Backed by a con­ven­tion this week, Walt Dis­ney Co. hopes the lat­est ‘Star Wars’ film pow­ers re­lated rev­enue streams for years to come

Los Angeles Times - - BUSINESS - By Josh Rot­ten­berg

“Star Wars,” the space-opera fran­chise that rev­o­lu­tion­ized the movie busi­ness and spawned a sprawl­ing multi­bil­lion-dollar mul­ti­me­dia em­pire, is back with a re­newed force.

“Star Wars Episode VII,” the first new “Star Wars” film in a decade, won’t hit the­aters un­til Dec. 18. But the count­down be­gins in earnest Thurs­day, when grown men in Stormtrooper cos­tumes, sub­ur­ban moms dressed as Princess Leia and kids done up as cud­dly Ewoks will de­scend in droves on the Ana­heim Con­ven­tion Cen­ter for the Star Wars Cel­e­bra­tion fan con­ven­tion.

It marks a piv­otal mo­ment for one of the most lu­cra­tive se­ries in film his­tory — and for Walt Dis­ney Co., which paid $4 bil­lion to ac­quire Lu­cas­film and its “Star Wars” fran­chise from cre­ator Ge­orge Lu­cas in 2012.

Dis­ney is count­ing on “Episode VII” and a string of sub­se­quent “Star Wars” movies to power a host of re­lated rev­enue streams for years to come, in­clud­ing theme-park tie-ins. The com­pany’s track record of late is al­most f law­less, but the re­launch is not with­out its risks.

“The fans of ‘Star Wars’ will put you in your place if you don’t de­liver the goods,” said Paul Der­garabe­dian, se­nior me­dia an­a­lyst at the box-of­fice track­ing firm Ren­trak. “They are the best ar­biters of the brand. They can be your might­i­est mar­ket­ing foot sol­diers, or they can be your big­gest night­mare. A lot is rid­ing on them to get the word out in a pos­i­tive way.”

The four-day con­ven­tion in Ana­heim of­fers a chance for Dis­ney to as­sure fans that the uni­verse that Lu­cas cre­ated — with its blend of fu­tur­is­tic tech­nol­ogy, swash­buck­ling adventure and hero’s-jour­ney mythol­ogy straight out of Joseph Camp­bell — is in good hands.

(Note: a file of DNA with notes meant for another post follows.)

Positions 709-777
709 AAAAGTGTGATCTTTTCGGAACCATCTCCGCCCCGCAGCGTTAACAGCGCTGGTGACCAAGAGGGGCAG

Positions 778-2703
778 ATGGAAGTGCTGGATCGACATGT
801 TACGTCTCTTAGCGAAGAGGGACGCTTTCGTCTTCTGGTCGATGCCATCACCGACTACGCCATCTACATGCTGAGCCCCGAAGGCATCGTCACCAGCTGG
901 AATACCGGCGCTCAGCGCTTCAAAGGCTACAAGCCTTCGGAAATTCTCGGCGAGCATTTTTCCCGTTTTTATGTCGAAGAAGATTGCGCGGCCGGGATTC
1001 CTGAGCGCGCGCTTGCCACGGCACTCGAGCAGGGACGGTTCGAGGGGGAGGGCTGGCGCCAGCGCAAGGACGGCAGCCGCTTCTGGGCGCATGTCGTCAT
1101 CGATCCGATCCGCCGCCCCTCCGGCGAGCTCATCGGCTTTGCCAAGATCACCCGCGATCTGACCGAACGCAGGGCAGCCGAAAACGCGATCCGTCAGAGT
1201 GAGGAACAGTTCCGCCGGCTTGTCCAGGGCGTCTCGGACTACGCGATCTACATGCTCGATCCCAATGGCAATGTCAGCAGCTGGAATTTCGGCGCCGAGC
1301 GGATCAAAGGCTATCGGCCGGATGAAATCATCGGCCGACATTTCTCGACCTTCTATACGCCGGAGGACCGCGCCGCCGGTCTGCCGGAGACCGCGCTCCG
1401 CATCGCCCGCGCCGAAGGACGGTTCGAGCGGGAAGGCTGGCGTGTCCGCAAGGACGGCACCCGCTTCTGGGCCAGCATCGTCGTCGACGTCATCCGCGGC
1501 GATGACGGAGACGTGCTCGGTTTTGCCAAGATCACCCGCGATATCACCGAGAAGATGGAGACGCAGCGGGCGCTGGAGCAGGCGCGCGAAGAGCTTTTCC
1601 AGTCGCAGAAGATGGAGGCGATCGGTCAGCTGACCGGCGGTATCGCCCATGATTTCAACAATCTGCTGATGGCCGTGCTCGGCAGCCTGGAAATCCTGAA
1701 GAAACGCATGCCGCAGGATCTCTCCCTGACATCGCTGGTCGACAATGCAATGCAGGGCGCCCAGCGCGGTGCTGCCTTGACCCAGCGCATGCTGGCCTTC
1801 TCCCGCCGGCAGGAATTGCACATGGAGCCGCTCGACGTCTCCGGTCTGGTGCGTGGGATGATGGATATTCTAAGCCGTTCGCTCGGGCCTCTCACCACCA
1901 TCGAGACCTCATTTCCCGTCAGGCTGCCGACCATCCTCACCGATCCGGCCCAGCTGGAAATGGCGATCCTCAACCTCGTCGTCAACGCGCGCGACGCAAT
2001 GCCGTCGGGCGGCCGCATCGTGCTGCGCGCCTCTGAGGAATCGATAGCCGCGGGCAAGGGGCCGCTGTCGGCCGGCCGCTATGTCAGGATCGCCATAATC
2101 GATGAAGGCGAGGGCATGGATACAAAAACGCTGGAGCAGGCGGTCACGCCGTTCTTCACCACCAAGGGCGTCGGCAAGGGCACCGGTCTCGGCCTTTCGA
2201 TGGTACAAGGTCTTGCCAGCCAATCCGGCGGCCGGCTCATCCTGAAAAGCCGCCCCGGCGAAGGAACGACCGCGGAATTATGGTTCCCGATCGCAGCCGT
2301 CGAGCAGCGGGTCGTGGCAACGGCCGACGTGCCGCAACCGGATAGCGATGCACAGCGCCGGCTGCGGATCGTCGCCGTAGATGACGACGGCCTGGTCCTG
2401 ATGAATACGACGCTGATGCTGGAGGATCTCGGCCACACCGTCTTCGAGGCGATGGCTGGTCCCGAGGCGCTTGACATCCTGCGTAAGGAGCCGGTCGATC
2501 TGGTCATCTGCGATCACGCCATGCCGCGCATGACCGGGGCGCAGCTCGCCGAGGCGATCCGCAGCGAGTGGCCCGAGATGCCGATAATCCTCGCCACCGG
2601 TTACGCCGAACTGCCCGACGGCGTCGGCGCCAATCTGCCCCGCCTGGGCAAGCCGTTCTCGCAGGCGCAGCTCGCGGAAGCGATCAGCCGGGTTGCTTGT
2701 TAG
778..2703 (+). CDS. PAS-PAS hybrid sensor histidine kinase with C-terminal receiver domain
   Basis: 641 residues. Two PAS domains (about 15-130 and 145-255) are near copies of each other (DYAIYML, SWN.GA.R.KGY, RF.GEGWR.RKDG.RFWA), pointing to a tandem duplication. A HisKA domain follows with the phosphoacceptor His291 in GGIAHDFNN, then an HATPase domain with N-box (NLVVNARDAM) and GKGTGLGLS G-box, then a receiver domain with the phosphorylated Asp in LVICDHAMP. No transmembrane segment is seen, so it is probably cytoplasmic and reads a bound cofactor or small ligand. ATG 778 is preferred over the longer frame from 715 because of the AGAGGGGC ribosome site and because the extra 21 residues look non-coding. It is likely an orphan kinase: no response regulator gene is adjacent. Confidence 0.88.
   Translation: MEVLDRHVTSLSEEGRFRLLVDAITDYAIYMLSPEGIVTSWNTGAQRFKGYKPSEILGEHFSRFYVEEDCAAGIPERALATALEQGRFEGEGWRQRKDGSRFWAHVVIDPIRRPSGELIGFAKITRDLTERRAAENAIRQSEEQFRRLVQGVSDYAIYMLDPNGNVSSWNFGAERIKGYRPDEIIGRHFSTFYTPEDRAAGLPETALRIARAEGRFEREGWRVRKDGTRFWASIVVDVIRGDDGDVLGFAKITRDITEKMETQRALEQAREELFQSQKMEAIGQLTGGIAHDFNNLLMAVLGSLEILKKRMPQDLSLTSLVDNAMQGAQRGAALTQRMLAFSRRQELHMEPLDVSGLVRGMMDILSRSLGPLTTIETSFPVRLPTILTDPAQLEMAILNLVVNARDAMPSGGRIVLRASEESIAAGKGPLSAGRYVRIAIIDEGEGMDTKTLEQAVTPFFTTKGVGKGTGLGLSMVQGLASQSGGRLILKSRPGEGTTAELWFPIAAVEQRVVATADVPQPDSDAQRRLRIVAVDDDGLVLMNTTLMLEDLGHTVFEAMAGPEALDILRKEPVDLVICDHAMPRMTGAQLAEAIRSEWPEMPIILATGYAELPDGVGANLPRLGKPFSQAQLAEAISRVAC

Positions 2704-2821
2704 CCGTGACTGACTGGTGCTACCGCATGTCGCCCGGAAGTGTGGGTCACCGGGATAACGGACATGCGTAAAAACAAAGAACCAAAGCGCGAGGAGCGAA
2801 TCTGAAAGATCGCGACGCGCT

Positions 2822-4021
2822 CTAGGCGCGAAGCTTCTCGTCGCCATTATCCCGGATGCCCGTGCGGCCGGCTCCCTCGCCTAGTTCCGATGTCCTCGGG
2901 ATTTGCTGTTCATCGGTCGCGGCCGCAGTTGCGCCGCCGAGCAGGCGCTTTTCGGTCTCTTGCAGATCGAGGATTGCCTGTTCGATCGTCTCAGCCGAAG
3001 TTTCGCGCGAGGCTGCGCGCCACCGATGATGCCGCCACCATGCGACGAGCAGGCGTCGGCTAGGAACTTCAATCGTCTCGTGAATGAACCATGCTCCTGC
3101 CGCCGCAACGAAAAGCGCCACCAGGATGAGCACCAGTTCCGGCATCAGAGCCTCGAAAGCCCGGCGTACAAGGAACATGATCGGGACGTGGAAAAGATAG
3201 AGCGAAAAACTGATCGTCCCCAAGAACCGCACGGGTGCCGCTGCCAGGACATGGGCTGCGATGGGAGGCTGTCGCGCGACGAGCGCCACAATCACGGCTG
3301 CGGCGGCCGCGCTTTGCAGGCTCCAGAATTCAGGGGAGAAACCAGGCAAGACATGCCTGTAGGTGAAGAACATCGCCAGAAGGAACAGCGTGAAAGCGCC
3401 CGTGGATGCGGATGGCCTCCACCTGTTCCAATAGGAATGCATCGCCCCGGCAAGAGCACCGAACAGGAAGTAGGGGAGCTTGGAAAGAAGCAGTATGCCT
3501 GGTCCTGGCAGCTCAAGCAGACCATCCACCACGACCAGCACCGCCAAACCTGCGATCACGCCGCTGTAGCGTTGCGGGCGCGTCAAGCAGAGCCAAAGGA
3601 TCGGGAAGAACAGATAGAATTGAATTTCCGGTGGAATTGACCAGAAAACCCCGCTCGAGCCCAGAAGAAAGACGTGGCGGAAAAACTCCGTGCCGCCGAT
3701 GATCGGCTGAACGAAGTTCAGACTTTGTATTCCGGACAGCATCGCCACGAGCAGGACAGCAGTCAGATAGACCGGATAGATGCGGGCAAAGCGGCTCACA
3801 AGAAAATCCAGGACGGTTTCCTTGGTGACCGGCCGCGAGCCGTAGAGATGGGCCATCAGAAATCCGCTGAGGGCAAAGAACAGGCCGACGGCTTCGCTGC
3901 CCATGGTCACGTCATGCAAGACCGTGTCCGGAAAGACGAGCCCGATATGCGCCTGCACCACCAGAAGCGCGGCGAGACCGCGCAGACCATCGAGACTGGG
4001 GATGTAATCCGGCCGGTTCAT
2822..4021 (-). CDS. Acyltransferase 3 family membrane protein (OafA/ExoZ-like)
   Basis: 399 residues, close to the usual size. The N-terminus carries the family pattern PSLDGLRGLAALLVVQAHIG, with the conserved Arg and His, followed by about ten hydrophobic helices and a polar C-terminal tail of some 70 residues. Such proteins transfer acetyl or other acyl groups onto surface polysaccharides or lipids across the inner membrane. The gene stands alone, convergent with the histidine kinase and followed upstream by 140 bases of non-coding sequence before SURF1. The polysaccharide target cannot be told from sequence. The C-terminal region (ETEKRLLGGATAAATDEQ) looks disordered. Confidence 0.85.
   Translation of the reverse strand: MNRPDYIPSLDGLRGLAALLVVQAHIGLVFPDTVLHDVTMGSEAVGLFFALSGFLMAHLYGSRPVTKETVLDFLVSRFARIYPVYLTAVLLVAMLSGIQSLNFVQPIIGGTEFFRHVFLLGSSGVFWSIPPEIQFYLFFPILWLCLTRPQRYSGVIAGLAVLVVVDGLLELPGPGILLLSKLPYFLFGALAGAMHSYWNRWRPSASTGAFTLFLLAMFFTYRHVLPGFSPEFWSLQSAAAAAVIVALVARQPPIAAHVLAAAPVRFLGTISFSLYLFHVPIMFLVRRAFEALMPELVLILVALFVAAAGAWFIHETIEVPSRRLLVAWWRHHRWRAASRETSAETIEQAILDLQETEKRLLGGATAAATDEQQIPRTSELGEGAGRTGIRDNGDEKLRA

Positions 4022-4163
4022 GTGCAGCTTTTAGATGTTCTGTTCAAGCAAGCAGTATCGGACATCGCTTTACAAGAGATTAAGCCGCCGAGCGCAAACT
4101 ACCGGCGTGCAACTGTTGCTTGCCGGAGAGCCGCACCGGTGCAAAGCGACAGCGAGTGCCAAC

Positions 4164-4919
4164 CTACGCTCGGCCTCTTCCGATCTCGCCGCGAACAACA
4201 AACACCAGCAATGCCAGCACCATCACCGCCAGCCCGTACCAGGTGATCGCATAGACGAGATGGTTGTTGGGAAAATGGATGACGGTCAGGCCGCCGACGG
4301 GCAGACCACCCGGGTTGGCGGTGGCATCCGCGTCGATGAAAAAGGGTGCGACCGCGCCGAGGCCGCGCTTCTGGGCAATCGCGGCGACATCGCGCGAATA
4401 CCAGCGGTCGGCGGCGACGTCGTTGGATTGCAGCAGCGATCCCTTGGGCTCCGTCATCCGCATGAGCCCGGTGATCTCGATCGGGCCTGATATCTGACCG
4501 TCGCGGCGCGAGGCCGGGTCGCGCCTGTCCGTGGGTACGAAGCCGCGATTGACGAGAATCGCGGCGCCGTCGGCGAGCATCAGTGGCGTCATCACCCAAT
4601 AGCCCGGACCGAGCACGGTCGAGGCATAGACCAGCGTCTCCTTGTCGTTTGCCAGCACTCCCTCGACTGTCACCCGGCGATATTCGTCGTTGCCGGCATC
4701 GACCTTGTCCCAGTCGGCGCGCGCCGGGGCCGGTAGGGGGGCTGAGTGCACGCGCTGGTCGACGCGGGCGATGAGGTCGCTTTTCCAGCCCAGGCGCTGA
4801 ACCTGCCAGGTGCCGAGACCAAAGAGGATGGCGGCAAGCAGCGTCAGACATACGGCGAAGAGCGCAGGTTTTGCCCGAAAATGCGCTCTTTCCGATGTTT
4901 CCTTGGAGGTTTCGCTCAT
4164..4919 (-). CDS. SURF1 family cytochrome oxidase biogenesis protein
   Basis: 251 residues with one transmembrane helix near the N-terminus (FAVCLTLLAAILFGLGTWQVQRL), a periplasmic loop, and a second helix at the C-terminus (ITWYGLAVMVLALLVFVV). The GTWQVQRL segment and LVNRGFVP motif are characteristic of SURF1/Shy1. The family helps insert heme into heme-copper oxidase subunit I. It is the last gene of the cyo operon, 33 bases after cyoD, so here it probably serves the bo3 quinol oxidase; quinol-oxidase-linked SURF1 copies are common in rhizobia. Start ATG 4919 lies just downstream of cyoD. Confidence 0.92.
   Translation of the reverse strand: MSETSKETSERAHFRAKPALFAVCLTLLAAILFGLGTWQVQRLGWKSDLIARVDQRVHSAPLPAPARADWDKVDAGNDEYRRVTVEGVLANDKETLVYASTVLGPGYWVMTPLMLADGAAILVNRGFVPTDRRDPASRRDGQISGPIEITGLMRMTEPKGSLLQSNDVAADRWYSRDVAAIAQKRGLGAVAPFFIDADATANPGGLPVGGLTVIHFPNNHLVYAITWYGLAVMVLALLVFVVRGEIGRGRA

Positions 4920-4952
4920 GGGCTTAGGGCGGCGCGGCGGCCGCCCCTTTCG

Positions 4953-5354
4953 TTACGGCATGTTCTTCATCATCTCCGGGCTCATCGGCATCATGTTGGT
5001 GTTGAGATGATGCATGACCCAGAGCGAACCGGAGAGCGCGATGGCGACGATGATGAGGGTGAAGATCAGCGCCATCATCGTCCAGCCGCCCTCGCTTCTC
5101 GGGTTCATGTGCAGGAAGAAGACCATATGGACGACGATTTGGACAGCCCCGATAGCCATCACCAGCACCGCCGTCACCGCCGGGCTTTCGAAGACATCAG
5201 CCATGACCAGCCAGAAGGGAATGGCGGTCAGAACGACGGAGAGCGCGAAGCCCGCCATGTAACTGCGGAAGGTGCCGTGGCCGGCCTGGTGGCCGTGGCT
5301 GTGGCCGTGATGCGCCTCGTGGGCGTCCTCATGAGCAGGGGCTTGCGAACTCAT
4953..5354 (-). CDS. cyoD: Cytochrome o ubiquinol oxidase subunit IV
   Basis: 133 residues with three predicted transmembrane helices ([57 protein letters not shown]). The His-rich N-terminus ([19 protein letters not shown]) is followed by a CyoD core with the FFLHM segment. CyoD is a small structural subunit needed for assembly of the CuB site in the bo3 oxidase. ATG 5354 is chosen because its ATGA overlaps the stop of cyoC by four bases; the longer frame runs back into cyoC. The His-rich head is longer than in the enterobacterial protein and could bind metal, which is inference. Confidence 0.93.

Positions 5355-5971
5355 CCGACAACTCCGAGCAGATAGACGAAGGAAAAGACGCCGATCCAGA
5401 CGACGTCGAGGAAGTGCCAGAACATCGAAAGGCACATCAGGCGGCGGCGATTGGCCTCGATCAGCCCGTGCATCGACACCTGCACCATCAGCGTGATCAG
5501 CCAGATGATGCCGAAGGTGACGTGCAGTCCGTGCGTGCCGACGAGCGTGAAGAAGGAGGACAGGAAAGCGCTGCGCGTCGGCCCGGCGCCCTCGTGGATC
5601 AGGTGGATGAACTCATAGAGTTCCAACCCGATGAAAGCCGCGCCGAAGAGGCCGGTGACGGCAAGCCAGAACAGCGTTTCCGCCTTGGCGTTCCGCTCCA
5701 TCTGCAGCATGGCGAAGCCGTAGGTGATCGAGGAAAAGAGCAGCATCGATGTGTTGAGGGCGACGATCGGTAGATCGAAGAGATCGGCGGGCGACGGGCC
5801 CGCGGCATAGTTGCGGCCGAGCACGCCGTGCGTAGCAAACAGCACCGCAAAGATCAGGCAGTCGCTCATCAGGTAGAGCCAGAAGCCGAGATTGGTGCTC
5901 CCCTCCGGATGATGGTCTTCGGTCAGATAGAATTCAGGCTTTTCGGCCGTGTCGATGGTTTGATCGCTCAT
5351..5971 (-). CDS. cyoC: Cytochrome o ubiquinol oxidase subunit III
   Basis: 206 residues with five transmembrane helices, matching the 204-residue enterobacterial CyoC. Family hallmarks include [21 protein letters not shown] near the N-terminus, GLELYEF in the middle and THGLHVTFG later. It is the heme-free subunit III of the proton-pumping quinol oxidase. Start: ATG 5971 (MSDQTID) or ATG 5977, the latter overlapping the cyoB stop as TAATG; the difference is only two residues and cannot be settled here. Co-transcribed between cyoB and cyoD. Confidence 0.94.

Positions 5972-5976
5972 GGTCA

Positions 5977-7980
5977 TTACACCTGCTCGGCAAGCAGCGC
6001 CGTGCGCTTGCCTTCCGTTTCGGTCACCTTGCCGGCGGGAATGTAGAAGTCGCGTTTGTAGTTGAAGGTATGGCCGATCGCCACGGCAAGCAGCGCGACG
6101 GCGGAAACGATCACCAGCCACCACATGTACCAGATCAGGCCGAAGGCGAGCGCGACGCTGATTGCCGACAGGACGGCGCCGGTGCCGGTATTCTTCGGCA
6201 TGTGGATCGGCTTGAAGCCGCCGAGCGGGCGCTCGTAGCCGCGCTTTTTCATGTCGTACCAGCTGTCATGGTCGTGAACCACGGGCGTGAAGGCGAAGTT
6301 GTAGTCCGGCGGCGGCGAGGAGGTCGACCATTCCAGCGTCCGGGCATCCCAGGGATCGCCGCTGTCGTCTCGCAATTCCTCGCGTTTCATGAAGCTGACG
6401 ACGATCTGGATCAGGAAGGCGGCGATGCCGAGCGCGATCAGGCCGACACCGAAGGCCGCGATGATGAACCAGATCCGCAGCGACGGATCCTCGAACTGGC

It kicks off with a panel Thurs­day morn­ing fea­tur­ing “Episode VII” direc­tor J.J. Abrams and Lu­cas­film Pres­i­dent Kath­leen Kennedy that will of­fer the clear­est glimpse yet of the next chap­ter in the fran­chise’s nearly 40-year his­tory.

“This is Dis­ney’s first op­por­tu­nity to show the core au­di­ence for this prop­erty what they plan to do with it,” said Eric Geller, a writer for the “Star Wars” news site TheForce.net. “In 20 or 30 years, peo­ple will want to be able to say to their kids or their friends that they re­mem­ber when Dis­ney for­mally kicked off this next era — and Cel­e­bra­tion is re­ally that event.”

For months, the stu­dio has been care­fully man­ag­ing the mar­ket­ing roll­out of the new “Star Wars” film, subti­tled “The Force Awak­ens,” which will bring to­gether stars from the orig­i­nal tril­ogy — in­clud­ing Mark Hamill, Har­ri­son Ford and Car­rie Fisher — with a new gen­er­a­tion of ac­tors, some of whom hadn’t even been born when those films were re­leased.

In Novem­ber, Dis­ney re­leased a 90-sec­ond teaser for

the movie that was clearly en­gi­neered to tap into nos­tal­gia for the fran­chise with shots of X-wing Fighters and the Mil­len­nium Fal­con, sounds of lightsaber swooshes and the strains of com­poser John Wil­liams’ iconic “Star Wars” score.

Dur­ing Thurs­day’s panel, the stu­dio is ex­pected to show a new trailer that will of­fer a fuller look at the new film, which will kick off a new tril­ogy and three planned spinoff films over the next sev­eral years.

Fur­ther stok­ing the buzz for “Episode VII,” the six pre­vi­ous “Star Wars” films were re­cently re­leased for the first time on stream­ing ser­vices in­clud­ing iTunes, Ama­zon and Google Play.

Lu­cas­film mounted the first Star Wars Cel­e­bra­tion in Den­ver in 1999, just three weeks be­fore the re­lease of “The Phantom Men­ace,” and has held eight of them since then in the U.S., Europe and Ja­pan.

Over the years the con­ven­tions have fea­tured ap­pear­ances from “Star Wars” cast and crew mem­bers along with ex­clu­sive mer­chan­dise, ex­hi­bi­tions of fan­cre­ated art, cos­tume con­tests and Jedi Train­ing ses­sions.

This year, with so much ex­cite­ment around the fran­chise, plan­ners are ex­pect­ing 40,000 or more fans to at­tend, more than any pre­vi­ous con­ven­tion.

“This is one time we think we could sell out,” said the event’s direc­tor, Mary Franklin, who has been work­ing on the con­ven­tions since 2001.